Moody's Mood for Love

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"Moody's Mood for Love" is a 1952 song by Eddie Jefferson, whose melody is derived from an improvised solo by jazz saxophonist James Moody on a 1949 recording of the 1935 song "I'm in the Mood for Love".[1] It gained widespread popularity after being recorded by singer King Pleasure. It has since been covered by many artists. Moody himself adopted the song as his own, recording it with Jefferson on the 1956 album Moody's Mood for Love and often singing the song himself in concert.

"Moody's Mood for Love"
Song by James Moody
Songwriter(s)Eddie Jefferson
Composer(s)James Moody


James Moody created his improvised solo in 1949 on a visit to Sweden. Moody's version clearly shows the influence of Charlie Parker.[2] In 1952, jazz singer Eddie Jefferson wrote lyrics to this improvisation by Moody, a practice known as vocalese.[3] This particular arrangement of the song did not come to be known by its now common title of "Moody's Mood for Love" until King Pleasure released a very popular vocal version in 1954.[4] Following King Pleasure's successful hit version of "Moody's Mood for Love", Jimmy McHugh, who wrote the music for "I'm in the Mood for Love", sued for copyright infringement and won a partial victory in court. He and Moody eventually agreed to share the proceeds on sales of any versions of the tune.[5] King Pleasure's version included vocals by Blossom Dearie as well as instrumental contributions from Teacho Wiltshire as "Teacho and Band".

The lyrics are often incorrectly attributed to King Pleasure because he was the first to record it. However, some sources report that when Pleasure was asked to write more lyrics to solos he confessed that he had not written this one. He had heard Jefferson perform it in a jazz club some years before and asked permission to reproduce it. James Moody later hired Jefferson to come on the road with him. Jefferson also appears on several recordings with Moody.


Although "Moody's Mood for Love" was not the first vocalese song, it helped bring that music form to a much wider audience. Most notably, it helped start the career of vocalese pioneer Jon Hendricks. Hendricks was sitting in a café when the King Pleasure recording of "Moody's Mood" came on the jukebox. According to Hendricks, he had been writing "unpopular" songs for some time, but when he heard the recording and realized that it was a saxophone solo with words he decided to change his approach to songwriting. "I didn't have to stop at 32 bars. Now I could write lyrics for all the parts in the orchestra." He went on to collaborate with the singer and arranger Dave Lambert and the singer Annie Ross to form the vocalese group Lambert, Hendricks & Ross.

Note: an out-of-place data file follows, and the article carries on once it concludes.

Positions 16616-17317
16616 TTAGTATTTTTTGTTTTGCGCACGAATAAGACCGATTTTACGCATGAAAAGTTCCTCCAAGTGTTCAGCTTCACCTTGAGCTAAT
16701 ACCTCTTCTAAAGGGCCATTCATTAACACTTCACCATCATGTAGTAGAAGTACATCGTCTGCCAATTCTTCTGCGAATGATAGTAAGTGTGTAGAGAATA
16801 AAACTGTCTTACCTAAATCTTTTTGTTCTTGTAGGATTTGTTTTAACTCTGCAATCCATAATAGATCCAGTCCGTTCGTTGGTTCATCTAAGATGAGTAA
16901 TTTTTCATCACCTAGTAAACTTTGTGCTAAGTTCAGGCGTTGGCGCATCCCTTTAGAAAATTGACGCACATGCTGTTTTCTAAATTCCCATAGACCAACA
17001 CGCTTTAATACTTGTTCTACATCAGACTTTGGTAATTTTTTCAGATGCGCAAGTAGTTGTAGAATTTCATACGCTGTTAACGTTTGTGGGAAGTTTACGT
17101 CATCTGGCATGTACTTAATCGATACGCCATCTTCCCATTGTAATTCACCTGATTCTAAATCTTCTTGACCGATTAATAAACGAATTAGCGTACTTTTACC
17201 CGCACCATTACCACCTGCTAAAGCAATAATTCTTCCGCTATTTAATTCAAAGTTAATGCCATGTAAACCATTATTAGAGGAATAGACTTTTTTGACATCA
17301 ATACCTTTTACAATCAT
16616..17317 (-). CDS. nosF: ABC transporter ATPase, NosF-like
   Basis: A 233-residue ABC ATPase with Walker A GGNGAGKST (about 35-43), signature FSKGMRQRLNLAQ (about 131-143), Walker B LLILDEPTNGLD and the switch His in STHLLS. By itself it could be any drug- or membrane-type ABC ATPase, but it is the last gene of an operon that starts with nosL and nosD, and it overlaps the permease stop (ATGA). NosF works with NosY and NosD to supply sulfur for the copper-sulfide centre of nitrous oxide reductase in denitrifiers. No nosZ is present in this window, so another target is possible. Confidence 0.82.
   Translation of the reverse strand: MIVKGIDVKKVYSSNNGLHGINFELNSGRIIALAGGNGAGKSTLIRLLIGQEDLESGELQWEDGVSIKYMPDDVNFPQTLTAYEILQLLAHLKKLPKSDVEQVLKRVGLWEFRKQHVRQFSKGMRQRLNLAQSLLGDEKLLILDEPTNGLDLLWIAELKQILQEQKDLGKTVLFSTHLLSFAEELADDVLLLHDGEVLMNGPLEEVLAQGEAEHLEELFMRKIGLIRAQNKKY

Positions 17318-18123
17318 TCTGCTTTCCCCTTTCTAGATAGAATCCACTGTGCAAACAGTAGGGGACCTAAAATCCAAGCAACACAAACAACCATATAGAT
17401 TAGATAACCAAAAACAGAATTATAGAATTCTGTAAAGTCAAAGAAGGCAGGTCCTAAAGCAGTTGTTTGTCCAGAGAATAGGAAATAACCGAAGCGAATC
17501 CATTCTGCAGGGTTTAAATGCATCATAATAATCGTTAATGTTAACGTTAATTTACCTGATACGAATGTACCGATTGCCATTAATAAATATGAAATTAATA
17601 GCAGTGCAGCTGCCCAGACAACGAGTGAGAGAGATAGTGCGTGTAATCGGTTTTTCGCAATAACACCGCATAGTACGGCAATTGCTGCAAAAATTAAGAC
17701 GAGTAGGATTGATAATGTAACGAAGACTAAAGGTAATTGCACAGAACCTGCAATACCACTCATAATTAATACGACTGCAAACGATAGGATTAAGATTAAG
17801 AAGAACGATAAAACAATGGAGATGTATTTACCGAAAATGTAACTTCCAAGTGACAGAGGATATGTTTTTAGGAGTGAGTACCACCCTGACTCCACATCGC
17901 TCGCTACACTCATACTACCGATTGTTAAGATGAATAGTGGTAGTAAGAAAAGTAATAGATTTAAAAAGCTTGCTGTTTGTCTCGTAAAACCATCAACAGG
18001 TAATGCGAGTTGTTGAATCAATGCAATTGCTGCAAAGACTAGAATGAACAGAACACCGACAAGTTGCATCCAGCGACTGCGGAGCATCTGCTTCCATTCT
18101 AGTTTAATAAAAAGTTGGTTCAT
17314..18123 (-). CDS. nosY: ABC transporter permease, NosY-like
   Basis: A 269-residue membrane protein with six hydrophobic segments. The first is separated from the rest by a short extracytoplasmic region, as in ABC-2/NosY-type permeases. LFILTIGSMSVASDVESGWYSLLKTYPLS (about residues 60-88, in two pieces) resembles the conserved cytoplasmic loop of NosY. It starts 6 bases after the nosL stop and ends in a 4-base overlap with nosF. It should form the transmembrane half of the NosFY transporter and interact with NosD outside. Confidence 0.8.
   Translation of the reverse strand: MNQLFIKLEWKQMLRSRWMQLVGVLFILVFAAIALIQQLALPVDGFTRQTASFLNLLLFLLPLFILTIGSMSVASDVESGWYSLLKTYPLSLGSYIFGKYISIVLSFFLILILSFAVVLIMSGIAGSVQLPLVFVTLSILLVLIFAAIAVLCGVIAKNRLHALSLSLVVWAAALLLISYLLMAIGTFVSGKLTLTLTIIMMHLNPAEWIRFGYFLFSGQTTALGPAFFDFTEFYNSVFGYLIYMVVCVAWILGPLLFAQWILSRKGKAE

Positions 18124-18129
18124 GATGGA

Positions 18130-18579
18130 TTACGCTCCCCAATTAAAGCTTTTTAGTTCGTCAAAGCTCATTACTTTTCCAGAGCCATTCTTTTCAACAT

In the 1970s, New York City urban contemporary radio DJ Frankie Crocker played the King Pleasure recording of the song every night at the end of his show on WBLS-FM.

Cover versionsEdit

Artists who have recorded the song include:

In 2006, American Idol contestant Elliott Yamin performed the song. His version appears on chart. the album American Idol Season 5: Encores. This version just missed the Billboard Hot 100, peaking at number one on Billboard's Bubbling Under Hot 100 Singles Other artists who released renditions of the song include Tito Puente, Andrea Motis, Kermit Ruffins, The Guess Who and Georgie Fame. The song has also been featured on an episode of The Cosby Show, as well as in an early 1990s Gap television commercial, and in the Tony Award-winning musical Jersey Boys.


Hip hop artist Prince Paul sampled the song as the basis for the track "Mood for Love" on his album A Prince Among Thieves (1999).[10] In 2016, Australian singer-songwriter Grace interpolated the song in "Boys Boys Boys," from her album FMA.[11]


  1. ^ Luebbert, David. "I'm in the Mood For Love". SongTrellis. Retrieved April 3, 2009.
  2. ^ Tyle, Chris. "I'm in the Mood for Love (1935)". Retrieved April 3, 2009.
  3. ^ Kurtz, Alan. "King Pleasure: Moody's Mood For Love (aka I'm In The Mood For Love)". Retrieved April 3, 2009.
  4. ^ "James Moody Biography". The Musicians Guide. Retrieved April 3, 2009.
  5. ^ Milkowski, Bill (March 2004). "James Moody: Playing with the Changes". JazzTimes. Retrieved April 3, 2009.
  6. ^ "Moody's Mood For Love – Take Six, Brian McKnight and Patti Austin". Retrieved November 19, 2010 – via YouTube.
  7. ^
  8. ^ "Rising Sun overview". AllMusic.
  9. ^ "E-Card Najee". Heads Up International.
  10. ^ Smith, Dinitia (April 12, 1999). Guiding Hip-Hop Toward Operatic Leaps; Prince Paul Imagines a Movie as He Makes Rap Relevant for the Suburbs. The New York Times. Retrieved 25 August 2010.
  11. ^ "FMA" album booklet


External linksEdit